Why Not a Neighborhood Market?

June 19, 2012 at 1:55pm By: Mr. Wilson Posted in The Lincolnite Blog

One of the oft-presented alternate plans to Walmart’s proposed new store on South 27th Street is that they build a “Market” rather than a “Supercenter”.  Before anybody gets too deeply invested in that idea, let’s think about why it’s (probably) not a viable alternative for Walmart.

Walmart Markets are not just small Walmarts or Walmart Supercenters. A Walmart Market is a grocery store, nothing more. Proposing a Market instead of a Supercenter is comparable to proposing a bakery instead of a Super Saver. One is a subcomponent of the other, but the two are not interchangeable. I obviously can’t speak for Walmart, but I’d be surprised if Lincoln is anywhere near being in the running for a Market right now. Our grocery store market isn’t hyper-competitive, but the Hy-Vee / Russ’s / Super Saver trio appear to be handling things just fine.

Walmart Markets are smaller than Supercenters. Much smaller. Most Markets are around 40,000 square feet, whereas the proposed Supercenter is about three times that size. So although getting a Market instead of a Supercenter might at first seem like a win, it’s probably not. No way would the developer just let that excess square footage go to waste. One would think that the developer would fill up the space with ... well, something. And that something isn’t going to be green space. There will still be delivery vehicles and there will still be traffic.

And don’t get me started on the ridiculousness of the suggestion that Walmart could just move out to Highway 77 and Warlick Boulevard, as though that location were somehow equivalent. Remember, Walmart wanted to move out there but the project collapsed. Considering the investments made in that area, if Walmart could make a store happen there on terms it could be happy with, it would happen.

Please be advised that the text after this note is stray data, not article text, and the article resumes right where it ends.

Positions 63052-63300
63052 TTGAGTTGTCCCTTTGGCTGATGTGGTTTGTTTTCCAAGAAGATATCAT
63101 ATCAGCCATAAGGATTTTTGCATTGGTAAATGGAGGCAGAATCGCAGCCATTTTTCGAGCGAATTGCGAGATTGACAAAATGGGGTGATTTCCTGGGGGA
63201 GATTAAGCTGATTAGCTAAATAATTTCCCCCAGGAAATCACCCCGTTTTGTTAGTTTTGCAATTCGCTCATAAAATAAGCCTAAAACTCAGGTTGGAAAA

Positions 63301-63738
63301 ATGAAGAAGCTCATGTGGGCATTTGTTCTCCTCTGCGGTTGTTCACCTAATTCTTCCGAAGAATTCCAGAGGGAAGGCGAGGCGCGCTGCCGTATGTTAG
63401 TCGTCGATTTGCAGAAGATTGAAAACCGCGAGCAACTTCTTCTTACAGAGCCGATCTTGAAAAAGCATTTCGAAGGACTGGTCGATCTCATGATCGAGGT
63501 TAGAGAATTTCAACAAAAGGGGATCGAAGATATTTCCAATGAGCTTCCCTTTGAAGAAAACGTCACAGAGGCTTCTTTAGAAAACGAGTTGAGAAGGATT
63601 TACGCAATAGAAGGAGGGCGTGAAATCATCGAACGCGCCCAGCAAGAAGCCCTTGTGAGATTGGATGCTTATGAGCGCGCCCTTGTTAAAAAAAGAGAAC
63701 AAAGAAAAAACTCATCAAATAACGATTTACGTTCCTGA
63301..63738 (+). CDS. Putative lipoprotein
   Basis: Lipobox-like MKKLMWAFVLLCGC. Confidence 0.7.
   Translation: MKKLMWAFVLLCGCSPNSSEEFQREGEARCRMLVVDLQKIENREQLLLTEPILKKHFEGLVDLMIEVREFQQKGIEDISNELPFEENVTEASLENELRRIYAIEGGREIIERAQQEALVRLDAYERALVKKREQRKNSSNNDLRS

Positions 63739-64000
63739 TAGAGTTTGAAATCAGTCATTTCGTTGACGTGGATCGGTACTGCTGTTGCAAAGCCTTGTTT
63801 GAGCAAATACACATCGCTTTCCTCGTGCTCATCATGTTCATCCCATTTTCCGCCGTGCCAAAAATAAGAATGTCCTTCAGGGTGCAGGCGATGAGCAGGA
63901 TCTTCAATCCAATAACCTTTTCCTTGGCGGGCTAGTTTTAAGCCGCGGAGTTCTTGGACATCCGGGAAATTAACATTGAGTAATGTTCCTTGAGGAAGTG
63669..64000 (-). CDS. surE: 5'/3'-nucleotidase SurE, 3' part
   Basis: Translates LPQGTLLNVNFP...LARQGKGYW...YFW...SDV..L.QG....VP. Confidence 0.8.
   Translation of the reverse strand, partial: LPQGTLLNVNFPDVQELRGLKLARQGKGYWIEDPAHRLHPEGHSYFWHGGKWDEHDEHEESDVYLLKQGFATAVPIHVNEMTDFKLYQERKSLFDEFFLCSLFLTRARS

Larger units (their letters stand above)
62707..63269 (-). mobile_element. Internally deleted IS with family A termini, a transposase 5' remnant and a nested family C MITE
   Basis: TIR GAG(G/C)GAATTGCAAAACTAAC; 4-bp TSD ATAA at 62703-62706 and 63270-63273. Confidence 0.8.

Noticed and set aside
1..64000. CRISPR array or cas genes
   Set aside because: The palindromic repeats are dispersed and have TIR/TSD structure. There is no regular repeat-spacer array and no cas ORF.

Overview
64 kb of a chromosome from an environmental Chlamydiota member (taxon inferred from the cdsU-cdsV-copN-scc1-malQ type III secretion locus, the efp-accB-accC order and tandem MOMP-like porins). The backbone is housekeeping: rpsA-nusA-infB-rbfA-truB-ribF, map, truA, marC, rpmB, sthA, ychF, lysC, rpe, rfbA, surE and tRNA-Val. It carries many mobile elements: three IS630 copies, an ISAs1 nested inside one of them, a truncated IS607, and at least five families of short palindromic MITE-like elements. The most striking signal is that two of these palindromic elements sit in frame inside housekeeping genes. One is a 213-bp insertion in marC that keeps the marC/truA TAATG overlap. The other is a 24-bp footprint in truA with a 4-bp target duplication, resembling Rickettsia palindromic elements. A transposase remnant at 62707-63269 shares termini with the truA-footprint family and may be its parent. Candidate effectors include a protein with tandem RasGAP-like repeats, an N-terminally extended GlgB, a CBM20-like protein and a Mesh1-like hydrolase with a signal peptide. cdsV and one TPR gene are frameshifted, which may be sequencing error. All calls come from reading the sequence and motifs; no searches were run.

It may seem like I’m telling neighbors to just shut up and accept their fate. That’s ... half true. I empathize with them and I encourage them to put up a stink—it’s worth a shot, after all. At the same time, it’s obvious to me that their strongest opportunity to complain passed long ago. They should have recognized what the zoning on that parcel permitted and attacked preemptively. The City’s decision to carve out a space for big box retail in the midst of a neighborhood is just plain bizarre. A year ago it would have been relatively simple to get that changed.

But not today. Today neighbors should engage in a flurry of defensive tactics. Think about fences and berms. Think about noise and lighting. Think about signage and trash. In other words, craft a list of reasonable-but-tough requests and demands for your soon-to-be neighbor and start working to make them happen. If neighbors spend all their time bitching they’ll miss yet another window of opportunity, this time to help turn this (perceived) lemon into something approximating lemonade.

Mayor Chris Beutler said this morning that he won’t get in Walmart’s way on this project. (One can only imagine the fit Colleen Seng would be throwing right now if she were still mayor.) It’s very likely to happen. I hope neighbors figure out how to fight for themselves rather than just fighting against a perceived enemy.

Reply to this post

The Comments

joe June 19, 2012 at 11:21pm

Wasn’t it Wal-Mart (or is it Walmart?) who pulled out of the original HWY 77 plan, leaving the city on the hook for 4 million dollar?

I find it interesting that Camp is opposing this, considering his positions on the last Wal-Mart.
What’s good for north Lincoln isn’t good for south Lincoln?

The whole thing is kinda silly really, that part of town is a sea of big box stores, car dealers, high traffic businesses, why is Wal-Mart so much worse than Target or Kohls?

What exactly did the people expect when they bought a house out there?

As long as they’re consistent with it, and let developers know where they stand I have no problem with the city using restrictive zoning.
But this isn’t a historic, pedestrian neighborhood we’re talking about here.

Fletch June 19, 2012 at 11:33pm

I’ll say it again. When you move into a neighborhood, and especially when you build in a new neighborhood, take some personal responsibility to see what the zoning is. Then decide what would be the worst case scenario for such zoning, and if you can live with it, so be it. It’s not like Walmart has pulled a fast one. The zoning has been this way since before the first house was built. (Honestly, I’m also of the mindset that when you’re surrounded by car dealers, what’s the beef with a Walmart coming in?)

Commenting is not available in this channel entry.

The Blogs

Syndication icon

Toolbox